Janet Myer is The Tragic Mrs. Lincoln

Mary Lincoln

Mary Ann (Molly) Todd was born December 13, 1818, in Lexington, Kentucky. Her parents were considered wealthy, her father was among other relatives having founded Lexington.

 

Mary Lincoln died on July 16, 1882 at age 63 in Springfield, Illinois where she resided with her sister, Elizabeth Edwards.

 

On November 4, 1842, Mary became the wife of the upcoming lawyer and politician, Abraham Lincoln. Mary was a loving wife, supporting Abraham in every way she could. They adored each other, and became lonely when Abraham rode the circuit for generally three months in the spring and three months in the fall.

 

The Lincolns had a marriage of 23 years.

 

Their marriage was blessed with four sons. Robert, (Bob,) Edward, (Eddie,) William (Willie,) and Thomas (Tad.) Only Robert lived to adulthood. Eddie died at three years of age on February 1, 1850. Willie died at 11 years of age on February 10, 1862. Tad died at 18 years of age on July 15, 1871.

 

President Abraham Lincoln was assassinated on Good Friday and died the next day, April 15, 1865 at the age of 56.

 

During Mary’s marriage, she not only lost her husband and three sons, but also her father in 1849 and her Grandmother Parker in 1850.

 

Mrs. Lincoln has been accused of having various mental problems and angry fits. In my opinion, the realities of her distressful headaches from an early age, her reoccurring malaria and fevers, a serious head accident, and an excess of pain medications may have had an influence on her behavior.

 

My one-woman play called ‘The Tragic Mrs. Lincoln’ tells her life story from birth to just before Mary’s death.

 

I am delighted and honored to present the historically correct life story of one of the most misunderstood, hated, abused, and tragic figures in the U.S.A.: President Lincoln’s beloved wife, Mary.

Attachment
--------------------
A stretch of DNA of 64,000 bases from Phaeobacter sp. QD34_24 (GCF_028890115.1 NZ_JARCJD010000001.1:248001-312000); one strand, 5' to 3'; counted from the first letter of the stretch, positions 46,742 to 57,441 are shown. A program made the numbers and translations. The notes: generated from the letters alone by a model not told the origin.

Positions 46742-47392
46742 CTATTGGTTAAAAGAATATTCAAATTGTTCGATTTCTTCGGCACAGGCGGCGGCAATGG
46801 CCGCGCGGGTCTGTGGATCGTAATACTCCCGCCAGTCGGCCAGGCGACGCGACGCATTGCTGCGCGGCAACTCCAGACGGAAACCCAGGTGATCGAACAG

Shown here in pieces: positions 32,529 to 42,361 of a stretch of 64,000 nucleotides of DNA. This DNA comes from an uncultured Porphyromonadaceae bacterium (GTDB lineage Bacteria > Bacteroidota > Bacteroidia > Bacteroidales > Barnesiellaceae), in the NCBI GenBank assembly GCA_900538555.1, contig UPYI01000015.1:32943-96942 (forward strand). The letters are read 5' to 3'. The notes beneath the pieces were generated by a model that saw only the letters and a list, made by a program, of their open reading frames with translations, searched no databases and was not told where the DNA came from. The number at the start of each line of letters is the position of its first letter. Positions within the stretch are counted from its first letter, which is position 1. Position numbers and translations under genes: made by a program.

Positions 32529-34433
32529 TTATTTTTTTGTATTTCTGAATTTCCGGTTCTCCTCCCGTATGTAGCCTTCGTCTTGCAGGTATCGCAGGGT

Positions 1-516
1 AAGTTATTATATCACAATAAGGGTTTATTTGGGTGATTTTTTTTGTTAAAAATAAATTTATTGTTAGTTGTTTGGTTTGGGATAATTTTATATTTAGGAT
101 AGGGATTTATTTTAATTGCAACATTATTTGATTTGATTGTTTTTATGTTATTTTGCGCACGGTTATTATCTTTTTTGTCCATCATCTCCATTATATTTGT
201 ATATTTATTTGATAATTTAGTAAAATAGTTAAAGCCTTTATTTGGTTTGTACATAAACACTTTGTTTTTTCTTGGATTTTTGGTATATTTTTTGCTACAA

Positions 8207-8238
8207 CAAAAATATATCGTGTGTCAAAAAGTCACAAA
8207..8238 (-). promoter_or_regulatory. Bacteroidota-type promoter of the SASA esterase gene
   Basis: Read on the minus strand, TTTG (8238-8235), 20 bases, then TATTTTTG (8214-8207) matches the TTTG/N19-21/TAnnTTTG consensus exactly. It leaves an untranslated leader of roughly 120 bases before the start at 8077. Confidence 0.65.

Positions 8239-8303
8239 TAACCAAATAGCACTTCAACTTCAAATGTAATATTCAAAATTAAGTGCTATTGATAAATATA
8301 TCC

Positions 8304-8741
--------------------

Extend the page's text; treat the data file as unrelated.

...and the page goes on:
I present Mrs. Lincoln in a way people can understand her many moods, her ambition, and feel the warmth of love she had for her Family. I believe that without Mary, there would not have been a President Lincoln! 

 

In this play, I wear my Grandmother Crouse’s late 1800′s black mourning costume, choker and brooch. My fan and handkerchief are from Brugge, Belgium. And thanks to Ruth Braun, my godmother, for crocheting black trim on the hankie to show Mary’s widow weeds!

 

In pride, I have shared ancestry facts with the Lincolns. My grandfather, Alexander Hamilton Crouse was born October 23, 1828, just 9 years after Mary Todd was born. ’Ham,’ as my grandfather was called, voted for Abraham Lincoln.

 

Mr. Crouse married in 1894 at age 66 to 22 years old Miss Tee P. Humphreys of Hardin County, Kentucky, the same county that Abraham Lincoln was born in.

 

After years of research on the Lincoln Family, I have developed quite a passion for Mary!

 

Mary is buried just across from President Lincoln’s tomb. The Mary Lincoln’s Coterie of which I am a member, places a wreath by her tomb each July 16. I am also a juried member of the Association of Lincoln Presenters.

 

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